Observation 186086: Leccinum Gray

When: 2014-10-22

Collection location: Algonquin Provincial Park, Ontario, Canada [Click for map]

Who: walt sturgeon (Mycowalt)

No specimen available



Proposed Names

58% (1)
Eye3 Eyes3
Recognized by sight
20% (3)
Used references: www.mycoquebec.org

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Eye3 = Observer’s choice
Eyes3 = Current consensus


Add Comment
Color changes
By: Garrett Taylor (cappy)
2014-11-15 10:48:32 CST (-0500)

It certainly would be convenient if there were only two in the east. It doesn’t (I don’t think) explicitly say that on mycoquebec, but I feel that it is somewhat implied. I know that here in NY I find some with Red Pine, both plantation and native, and it’s in two fruitings mid-late June-early July and then again more broadly in September/October. I believe that I have found L. insigne here in early August as I brought some to a walk a few years back. I haven’t been tracking these before I found there was a chance to distinguish more than one L. aurantiacum a couple years ago, and I learned most of our trees even more recently than that! And I haven’t been going back to the L. insigne spot much since I found out they were logging it last year. Alas! I will look up Michael next season and see if he wants any of this material.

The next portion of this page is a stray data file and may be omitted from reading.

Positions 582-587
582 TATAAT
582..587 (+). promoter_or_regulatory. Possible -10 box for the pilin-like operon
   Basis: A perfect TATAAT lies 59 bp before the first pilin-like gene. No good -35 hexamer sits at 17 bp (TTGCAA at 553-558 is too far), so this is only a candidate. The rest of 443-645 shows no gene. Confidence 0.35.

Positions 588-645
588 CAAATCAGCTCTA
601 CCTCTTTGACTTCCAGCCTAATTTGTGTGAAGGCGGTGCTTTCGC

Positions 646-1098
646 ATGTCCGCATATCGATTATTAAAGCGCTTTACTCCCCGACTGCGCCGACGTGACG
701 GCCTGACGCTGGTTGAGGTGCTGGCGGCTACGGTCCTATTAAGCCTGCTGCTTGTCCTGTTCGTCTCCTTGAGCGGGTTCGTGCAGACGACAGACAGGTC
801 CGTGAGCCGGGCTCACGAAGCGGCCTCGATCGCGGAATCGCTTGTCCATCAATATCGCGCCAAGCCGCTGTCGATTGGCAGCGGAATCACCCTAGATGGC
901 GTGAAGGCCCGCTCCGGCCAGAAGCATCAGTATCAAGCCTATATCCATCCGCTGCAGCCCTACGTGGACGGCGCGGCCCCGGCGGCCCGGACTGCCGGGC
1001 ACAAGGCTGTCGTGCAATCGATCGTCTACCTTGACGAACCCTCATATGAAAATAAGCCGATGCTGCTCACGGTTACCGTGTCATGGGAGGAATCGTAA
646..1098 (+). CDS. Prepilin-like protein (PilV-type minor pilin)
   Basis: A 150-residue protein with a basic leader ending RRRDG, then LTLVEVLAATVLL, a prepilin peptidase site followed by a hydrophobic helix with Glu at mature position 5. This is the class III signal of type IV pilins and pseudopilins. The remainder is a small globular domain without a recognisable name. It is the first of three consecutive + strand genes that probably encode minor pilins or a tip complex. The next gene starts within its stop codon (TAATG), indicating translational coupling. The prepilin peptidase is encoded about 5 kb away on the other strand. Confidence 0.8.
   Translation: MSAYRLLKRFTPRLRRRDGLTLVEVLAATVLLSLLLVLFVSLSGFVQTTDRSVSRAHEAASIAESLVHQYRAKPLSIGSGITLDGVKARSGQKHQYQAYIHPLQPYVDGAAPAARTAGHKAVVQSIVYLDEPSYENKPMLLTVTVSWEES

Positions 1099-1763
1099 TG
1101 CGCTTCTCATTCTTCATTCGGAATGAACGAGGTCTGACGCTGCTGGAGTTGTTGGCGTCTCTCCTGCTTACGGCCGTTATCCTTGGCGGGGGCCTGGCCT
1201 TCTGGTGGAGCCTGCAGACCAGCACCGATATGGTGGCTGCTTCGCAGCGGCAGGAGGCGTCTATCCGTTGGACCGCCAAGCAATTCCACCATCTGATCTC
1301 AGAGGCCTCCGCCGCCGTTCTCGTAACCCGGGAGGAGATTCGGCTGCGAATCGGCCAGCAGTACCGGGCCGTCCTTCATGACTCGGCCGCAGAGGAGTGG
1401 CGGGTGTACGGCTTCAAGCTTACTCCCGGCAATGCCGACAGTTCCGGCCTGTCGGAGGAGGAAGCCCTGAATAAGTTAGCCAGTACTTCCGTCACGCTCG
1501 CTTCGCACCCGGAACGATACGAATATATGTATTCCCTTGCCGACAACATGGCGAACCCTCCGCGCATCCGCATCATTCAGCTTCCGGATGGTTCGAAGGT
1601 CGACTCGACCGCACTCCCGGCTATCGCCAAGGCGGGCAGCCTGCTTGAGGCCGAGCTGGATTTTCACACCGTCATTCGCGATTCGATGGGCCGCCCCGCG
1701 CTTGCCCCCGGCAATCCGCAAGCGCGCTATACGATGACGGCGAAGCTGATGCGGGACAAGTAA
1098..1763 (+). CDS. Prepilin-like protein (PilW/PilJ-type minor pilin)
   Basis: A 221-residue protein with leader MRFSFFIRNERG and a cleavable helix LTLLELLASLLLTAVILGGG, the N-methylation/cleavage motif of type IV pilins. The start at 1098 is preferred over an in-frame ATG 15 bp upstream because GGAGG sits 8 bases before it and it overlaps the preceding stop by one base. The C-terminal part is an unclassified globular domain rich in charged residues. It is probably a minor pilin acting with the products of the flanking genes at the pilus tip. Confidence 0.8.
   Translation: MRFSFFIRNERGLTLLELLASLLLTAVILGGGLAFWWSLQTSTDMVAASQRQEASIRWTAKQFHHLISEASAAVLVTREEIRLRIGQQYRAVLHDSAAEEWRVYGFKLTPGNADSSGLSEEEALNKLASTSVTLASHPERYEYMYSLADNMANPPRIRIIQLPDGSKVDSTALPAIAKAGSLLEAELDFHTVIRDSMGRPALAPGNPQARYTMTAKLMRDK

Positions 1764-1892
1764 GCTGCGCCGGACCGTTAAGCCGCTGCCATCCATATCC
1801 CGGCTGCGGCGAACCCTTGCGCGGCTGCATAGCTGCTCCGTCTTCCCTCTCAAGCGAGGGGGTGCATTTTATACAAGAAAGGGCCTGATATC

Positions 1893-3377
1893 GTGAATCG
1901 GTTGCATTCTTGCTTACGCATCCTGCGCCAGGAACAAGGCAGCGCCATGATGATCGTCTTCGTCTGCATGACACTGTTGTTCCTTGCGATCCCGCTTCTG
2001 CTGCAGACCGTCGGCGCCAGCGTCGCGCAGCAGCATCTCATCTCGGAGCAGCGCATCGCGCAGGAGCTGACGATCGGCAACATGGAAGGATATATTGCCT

Leccinum project
By: walt sturgeon (Mycowalt)
2014-11-15 10:13:32 CST (-0500)


A study is badly needed. My observations are that color changes are not consistent and I am told that L. aurantiacum does not occur in North America. So much for trying to separate it from L.insigne and L.piceinum.

This was common there in September as with Leccinum scabrum, I think.
By: Garrett Taylor (cappy)
2014-11-15 00:06:48 CST (-0500)

I can believe things were still hanging on into October, that was around the time of my last significant finding of these here in NY. Anyway, Leccinum piceinum is mycorrhizal with pines and spruce and L. insigne, L. aurantiacum is with big tooth poplar and quaking aspen. There is a microscopic difference in the hyphae of the pileus cuticle in Melzer’s there are many stained cells, but not in L. insigne. Well that’s the best translation from Google (Smith and Theirs originally published this as a way to tell apart the different species in the Leccinum aurantiacum group), I have been content with the presence of mycorrhizal species.

Created: 2014-10-28 19:20:39 CDT (-0400)
Last modified: 2015-06-28 21:20:05 CDT (-0400)
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